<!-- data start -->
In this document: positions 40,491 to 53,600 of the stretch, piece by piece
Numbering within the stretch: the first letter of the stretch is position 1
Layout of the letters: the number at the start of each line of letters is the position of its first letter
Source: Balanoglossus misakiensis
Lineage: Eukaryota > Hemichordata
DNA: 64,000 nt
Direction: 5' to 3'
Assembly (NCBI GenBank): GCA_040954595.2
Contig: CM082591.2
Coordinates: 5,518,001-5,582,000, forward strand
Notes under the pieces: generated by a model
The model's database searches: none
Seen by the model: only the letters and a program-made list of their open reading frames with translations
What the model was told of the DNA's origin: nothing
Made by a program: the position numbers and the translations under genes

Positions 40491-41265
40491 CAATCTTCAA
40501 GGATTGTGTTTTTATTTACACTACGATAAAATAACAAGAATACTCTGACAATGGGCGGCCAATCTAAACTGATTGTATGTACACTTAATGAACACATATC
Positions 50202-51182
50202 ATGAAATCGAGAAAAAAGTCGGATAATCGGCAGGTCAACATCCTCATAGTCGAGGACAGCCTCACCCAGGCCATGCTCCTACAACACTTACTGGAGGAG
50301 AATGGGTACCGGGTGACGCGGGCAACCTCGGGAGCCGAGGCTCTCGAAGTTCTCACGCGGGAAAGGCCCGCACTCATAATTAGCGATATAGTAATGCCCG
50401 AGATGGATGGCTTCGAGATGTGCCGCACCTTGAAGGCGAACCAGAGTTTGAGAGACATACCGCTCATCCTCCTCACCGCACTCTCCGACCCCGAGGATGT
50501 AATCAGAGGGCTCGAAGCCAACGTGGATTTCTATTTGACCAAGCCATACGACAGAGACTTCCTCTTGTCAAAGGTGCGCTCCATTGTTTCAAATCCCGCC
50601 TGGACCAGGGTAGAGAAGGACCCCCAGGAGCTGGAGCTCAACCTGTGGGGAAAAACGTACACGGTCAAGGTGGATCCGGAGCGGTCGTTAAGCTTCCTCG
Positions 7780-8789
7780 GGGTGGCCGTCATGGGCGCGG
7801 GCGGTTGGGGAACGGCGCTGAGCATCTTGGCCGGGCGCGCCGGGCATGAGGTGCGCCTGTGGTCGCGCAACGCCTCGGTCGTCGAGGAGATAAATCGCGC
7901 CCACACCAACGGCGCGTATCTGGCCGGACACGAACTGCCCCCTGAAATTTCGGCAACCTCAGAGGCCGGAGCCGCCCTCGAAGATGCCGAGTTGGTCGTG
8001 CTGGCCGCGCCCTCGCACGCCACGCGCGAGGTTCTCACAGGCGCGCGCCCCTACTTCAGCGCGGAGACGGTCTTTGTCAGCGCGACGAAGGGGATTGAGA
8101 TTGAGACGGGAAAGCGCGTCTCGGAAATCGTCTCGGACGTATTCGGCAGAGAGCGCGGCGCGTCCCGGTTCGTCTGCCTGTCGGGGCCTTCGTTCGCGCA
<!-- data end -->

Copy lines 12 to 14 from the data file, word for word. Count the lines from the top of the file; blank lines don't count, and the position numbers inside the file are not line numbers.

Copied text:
The model's database searches: none
Seen by the model: only the letters and a program-made list of their open reading frames with translations
What the model was told of the DNA's origin: nothing